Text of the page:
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How to Paint Floors

6 Things to Know Before Painting Wooden Floors

If you have old hardwood floors that need a revamp but don't want to deal with the expense of having them refinished and stained, consider painting them instead! With web tutorials that touch on everything from Moroccan floor stencils to the best color choices, the creative customization possibilities are seemingly endless. Inspiration aside, it's the technical tips that can really make the difference between a successful and a tragic floor-painting project. See six crucial tips every aspiring floor painter should know!

  • The Best Sander For DIYers: Before you apply primer and paint, sand your floors to take off the existing sheen — this will help the primer to adhere properly. Random orbital sanders are especially easy to handle, making them a great choice for DIYers. Hunt for a deal if you're looking to purchase, or pick one up from a rental department of almost any home improvement store.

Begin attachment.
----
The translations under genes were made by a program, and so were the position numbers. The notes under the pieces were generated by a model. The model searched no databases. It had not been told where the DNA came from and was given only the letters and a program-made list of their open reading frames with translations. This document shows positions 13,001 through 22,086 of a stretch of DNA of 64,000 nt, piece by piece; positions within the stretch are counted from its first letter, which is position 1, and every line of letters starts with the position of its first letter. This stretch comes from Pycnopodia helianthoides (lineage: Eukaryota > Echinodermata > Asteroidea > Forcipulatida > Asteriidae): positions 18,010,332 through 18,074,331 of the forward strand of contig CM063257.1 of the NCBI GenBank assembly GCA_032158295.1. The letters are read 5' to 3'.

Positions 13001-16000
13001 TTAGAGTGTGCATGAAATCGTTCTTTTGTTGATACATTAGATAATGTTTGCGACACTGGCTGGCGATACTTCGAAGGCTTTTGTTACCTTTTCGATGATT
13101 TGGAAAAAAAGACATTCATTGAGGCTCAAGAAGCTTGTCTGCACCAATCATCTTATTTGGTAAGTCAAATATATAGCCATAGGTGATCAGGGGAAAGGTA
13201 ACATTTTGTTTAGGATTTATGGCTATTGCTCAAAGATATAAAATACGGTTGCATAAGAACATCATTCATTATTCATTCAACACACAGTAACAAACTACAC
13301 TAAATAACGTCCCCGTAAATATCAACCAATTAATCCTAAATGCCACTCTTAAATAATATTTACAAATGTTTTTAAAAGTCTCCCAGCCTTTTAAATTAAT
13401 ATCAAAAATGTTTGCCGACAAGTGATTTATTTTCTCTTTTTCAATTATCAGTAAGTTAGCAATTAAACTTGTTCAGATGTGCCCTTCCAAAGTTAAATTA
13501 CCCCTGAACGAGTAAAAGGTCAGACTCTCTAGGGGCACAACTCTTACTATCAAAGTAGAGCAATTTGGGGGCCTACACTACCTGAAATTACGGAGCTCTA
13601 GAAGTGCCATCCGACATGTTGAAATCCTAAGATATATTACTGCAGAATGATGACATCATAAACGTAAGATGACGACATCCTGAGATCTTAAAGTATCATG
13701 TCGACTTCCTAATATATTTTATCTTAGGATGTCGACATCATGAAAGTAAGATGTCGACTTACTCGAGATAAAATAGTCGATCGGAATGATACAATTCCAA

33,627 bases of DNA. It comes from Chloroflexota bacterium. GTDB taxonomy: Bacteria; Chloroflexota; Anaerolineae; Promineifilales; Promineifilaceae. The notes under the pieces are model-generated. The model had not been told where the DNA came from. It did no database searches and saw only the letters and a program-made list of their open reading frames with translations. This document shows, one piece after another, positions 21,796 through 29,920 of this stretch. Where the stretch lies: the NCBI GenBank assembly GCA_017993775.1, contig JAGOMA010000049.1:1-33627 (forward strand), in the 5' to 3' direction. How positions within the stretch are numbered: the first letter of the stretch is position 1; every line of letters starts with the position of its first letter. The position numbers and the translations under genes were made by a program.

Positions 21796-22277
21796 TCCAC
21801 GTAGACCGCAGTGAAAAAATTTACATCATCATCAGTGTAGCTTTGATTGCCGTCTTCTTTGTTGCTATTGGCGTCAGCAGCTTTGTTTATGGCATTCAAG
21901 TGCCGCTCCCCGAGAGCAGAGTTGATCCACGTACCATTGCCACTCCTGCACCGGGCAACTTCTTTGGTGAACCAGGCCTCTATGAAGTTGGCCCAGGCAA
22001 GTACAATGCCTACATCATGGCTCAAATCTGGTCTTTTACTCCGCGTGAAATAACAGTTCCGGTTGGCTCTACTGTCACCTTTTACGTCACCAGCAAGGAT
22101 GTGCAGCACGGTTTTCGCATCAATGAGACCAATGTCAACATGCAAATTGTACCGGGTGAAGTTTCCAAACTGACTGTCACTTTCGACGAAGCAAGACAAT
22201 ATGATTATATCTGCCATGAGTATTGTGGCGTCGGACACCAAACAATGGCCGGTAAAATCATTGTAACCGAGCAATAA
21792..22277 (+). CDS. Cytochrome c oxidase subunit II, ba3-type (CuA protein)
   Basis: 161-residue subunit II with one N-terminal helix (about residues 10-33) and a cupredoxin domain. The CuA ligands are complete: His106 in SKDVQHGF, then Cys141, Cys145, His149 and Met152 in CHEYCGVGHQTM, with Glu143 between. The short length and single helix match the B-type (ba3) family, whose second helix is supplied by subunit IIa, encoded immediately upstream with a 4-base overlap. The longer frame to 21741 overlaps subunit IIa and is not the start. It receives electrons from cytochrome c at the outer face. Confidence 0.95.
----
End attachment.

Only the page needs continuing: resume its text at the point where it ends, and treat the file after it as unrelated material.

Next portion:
• The Right Sandpaper Grit: Go for a medium-grit sandpaper (120 to 150) to prep the wood's surface for primer.
  • How to Protect Yourself: Sanding is dusty and noisy, so make sure you have earplugs and a quality respirator on hand. When priming and painting, keep your room as ventilated as possible.
  • Clean Before You Prime: Vacuuming the sanded area isn't enough. To ensure that it's clean enough for the primer, wipe it with a damp cloth and allow it to dry.
  • Roller vs. Brush: Use both! Apply two coats of primer with a roller, using a brush to cut in the edges of the room. (Tip: If you're going with a dark floor paint, have someone at the paint store tint your primer. This will help you avoid having to do more than two coats.) For paint application, you can also use a roller — just look for a quality, smooth-finish roller.
  • The Perfect Paint: If you don't want to deal with the smell and clean-up hassle of an oil-based paint, opt for a latex-based, epoxy-reinforced floor and patio paint. If needed, apply a second coat of paint, waiting 24 hours between coats.
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